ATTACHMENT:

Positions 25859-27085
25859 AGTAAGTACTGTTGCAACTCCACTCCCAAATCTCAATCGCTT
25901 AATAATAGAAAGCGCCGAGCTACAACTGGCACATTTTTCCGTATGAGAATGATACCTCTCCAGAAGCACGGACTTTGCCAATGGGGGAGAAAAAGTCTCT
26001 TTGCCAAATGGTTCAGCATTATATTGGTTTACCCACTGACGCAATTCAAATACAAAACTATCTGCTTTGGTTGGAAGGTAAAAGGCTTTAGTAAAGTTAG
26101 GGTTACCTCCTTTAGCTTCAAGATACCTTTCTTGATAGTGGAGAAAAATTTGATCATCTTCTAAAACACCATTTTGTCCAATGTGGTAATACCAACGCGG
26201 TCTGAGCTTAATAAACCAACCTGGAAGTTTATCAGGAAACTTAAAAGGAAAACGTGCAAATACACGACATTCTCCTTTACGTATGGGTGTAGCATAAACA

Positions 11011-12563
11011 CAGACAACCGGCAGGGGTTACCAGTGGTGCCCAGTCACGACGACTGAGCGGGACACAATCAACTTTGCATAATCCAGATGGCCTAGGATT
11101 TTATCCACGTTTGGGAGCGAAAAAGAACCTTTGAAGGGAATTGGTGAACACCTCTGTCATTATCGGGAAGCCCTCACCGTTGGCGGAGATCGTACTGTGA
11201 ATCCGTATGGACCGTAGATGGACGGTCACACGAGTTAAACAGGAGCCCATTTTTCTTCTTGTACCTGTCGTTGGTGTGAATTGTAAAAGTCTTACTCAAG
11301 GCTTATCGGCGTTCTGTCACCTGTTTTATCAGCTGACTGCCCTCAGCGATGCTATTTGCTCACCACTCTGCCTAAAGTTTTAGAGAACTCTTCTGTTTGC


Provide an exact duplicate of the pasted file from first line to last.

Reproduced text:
Positions 25859-27085
25859 AGTAAGTACTGTTGCAACTCCACTCCCAAATCTCAATCGCTT
25901 AATAATAGAAAGCGCCGAGCTACAACTGGCACATTTTTCCGTATGAGAATGATACCTCTCCAGAAGCACGGACTTTGCCAATGGGGGAGAAAAAGTCTCT
26001 TTGCCAAATGGTTCAGCATTATATTGGTTTACCCACTGACGCAATTCAAATACAAAACTATCTGCTTTGGTTGGAAGGTAAAAGGCTTTAGTAAAGTTAG
26101 GGTTACCTCCTTTAGCTTCAAGATACCTTTCTTGATAGTGGAGAAAAATTTGATCATCTTCTAAAACACCATTTTGTCCAATGTGGTAATACCAACGCGG
26201 TCTGAGCTTAATAAACCAACCTGGAAGTTTATCAGGAAACTTAAAAGGAAAACGTGCAAATACACGACATTCTCCTTTACGTATGGGTGTAGCATAAACA

Positions 11011-12563
11011 CAGACAACCGGCAGGGGTTACCAGTGGTGCCCAGTCACGACGACTGAGCGGGACACAATCAACTTTGCATAATCCAGATGGCCTAGGATT
11101 TTATCCACGTTTGGGAGCGAAAAAGAACCTTTGAAGGGAATTGGTGAACACCTCTGTCATTATCGGGAAGCCCTCACCGTTGGCGGAGATCGTACTGTGA
11201 ATCCGTATGGACCGTAGATGGACGGTCACACGAGTTAAACAGGAGCCCATTTTTCTTCTTGTACCTGTCGTTGGTGTGAATTGTAAAAGTCTTACTCAAG
11301 GCTTATCGGCGTTCTGTCACCTGTTTTATCAGCTGACTGCCCTCAGCGATGCTATTTGCTCACCACTCTGCCTAAAGTTTTAGAGAACTCTTCTGTTTGC